Getting Recognition As A Writer Demands Sacrifice – Ayesha Harruna Attah
Celebrated Ghanaian writer, Ayesha Harruna Attah has implored young writers to do what it takes to get their books to their audience.
Recounting her experience, ‘The Hundred Wells of Salaga’ author said the road to recognition as a writer could be long and torturous, requiring sacrifice.
She disclosed this at the Speakers’ Durbar during the 2018 Accra International Book Festival held last Saturday at the Ghana Wildlife Society’s Swiss Hall.
Other writers who participated in the Durbar included Boakyewaa Glover, Manasseh Azure Awuni, Empi Baryeh, Ruby Goka, and Nana Awere Damoah.
“Your book is your baby [and] you know how best to push it,” she said, adding, “if you are a self-publisher you go everywhere with your books.”
The author of three highly rated books recounted her 10-year personal journey to recognition as a writer.
She disclosed her first book ‘Harmattan Rain’ published in 2009 by a small company in Senegal sold 50 to 100 copies after it was launched in the U.S.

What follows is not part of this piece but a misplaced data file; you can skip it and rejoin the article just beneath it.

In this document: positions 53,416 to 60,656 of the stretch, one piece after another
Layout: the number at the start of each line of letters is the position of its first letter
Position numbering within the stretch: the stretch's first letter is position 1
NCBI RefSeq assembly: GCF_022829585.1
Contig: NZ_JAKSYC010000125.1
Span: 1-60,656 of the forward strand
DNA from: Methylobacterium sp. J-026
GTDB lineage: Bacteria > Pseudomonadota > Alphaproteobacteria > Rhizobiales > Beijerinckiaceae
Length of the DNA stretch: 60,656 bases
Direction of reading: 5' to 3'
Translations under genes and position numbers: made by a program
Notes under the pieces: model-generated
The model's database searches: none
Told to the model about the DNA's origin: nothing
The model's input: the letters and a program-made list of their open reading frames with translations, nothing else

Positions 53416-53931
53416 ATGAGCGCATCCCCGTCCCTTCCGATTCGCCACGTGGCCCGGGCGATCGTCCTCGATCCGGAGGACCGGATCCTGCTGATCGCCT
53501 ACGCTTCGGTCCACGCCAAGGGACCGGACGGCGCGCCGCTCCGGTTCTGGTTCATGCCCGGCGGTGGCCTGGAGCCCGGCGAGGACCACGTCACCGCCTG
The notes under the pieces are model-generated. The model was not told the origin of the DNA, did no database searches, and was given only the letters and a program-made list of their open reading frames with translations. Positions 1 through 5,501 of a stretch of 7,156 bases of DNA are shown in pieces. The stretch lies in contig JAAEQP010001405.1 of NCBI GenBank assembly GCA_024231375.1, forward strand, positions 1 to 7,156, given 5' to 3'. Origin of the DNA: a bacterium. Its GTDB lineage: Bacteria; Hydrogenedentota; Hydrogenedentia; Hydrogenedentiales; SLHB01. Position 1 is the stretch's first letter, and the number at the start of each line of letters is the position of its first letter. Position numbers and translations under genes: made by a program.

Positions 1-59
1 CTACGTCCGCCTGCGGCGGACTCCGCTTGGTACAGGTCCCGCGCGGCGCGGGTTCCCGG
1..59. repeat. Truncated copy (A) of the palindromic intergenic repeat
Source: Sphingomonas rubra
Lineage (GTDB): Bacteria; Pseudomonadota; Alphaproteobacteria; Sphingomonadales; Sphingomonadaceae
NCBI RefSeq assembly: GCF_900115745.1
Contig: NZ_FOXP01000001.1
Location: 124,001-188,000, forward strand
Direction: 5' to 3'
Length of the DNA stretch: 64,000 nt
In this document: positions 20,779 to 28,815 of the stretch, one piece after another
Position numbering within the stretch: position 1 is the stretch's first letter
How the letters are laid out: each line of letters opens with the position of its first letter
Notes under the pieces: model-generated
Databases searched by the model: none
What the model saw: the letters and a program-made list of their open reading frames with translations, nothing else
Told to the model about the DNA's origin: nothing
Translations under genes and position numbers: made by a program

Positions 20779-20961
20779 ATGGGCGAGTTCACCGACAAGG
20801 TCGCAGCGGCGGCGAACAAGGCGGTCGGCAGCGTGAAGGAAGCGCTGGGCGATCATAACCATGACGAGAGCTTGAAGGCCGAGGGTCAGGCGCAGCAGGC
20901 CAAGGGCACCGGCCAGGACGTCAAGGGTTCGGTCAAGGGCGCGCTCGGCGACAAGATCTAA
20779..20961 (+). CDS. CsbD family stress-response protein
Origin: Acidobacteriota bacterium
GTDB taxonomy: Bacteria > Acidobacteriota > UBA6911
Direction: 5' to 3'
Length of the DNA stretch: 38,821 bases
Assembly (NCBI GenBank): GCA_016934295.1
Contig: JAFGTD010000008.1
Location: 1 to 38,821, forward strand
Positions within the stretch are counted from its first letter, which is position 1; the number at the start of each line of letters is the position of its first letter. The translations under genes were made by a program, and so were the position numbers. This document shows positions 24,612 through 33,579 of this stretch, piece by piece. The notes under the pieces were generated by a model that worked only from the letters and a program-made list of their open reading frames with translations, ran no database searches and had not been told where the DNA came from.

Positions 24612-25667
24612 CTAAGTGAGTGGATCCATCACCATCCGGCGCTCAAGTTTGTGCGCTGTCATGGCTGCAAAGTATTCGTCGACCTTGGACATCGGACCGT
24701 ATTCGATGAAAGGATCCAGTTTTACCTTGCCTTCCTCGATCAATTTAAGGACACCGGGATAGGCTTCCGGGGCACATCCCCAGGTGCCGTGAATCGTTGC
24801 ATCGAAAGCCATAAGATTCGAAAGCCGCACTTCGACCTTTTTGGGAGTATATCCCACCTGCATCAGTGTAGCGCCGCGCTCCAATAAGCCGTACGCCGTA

But the hunger to get her books out there compelled her to combine forces with another Ghanaian writer, Nana Ekua Brew-Hammond to embark on an expedition to introduce her books to strangers.
“I put the books in a suitcase and went and knocked on anybody’s door,” she said. But that did not drive sales, she narrated.
Her second book, ‘Saturday’s Shadows’ published in the Netherlands in 2015 did not do well but that did not dampen her spirit.
But after 10 years of struggle and sacrifice, her books are now courting the attention of readers and literary experts across the world.
“For the first time in my life I just get to sit down and somebody else is doing the running around,” she said of her partnership with Nigeria’s Cassava Republic, publishers of her latest novel ‘The Hundred Wells of Salaga.’
“But it doesn’t stop me from reaching out to bloggers and readers,” she said.
Seek the kingdom of writing
On his part, investigative journalist and author, Manasseh Azure Awuni cautioned aspiring writers to resist the temptation of making money their sole motivation for writing.
“Start writing [but] the money shouldn’t be the motivation. If you are writing because of money you will get frustrated,” he said.
Mr Azure Awuni advised young writers to “Seek ye first the kingdom of writing and the money will follow you.”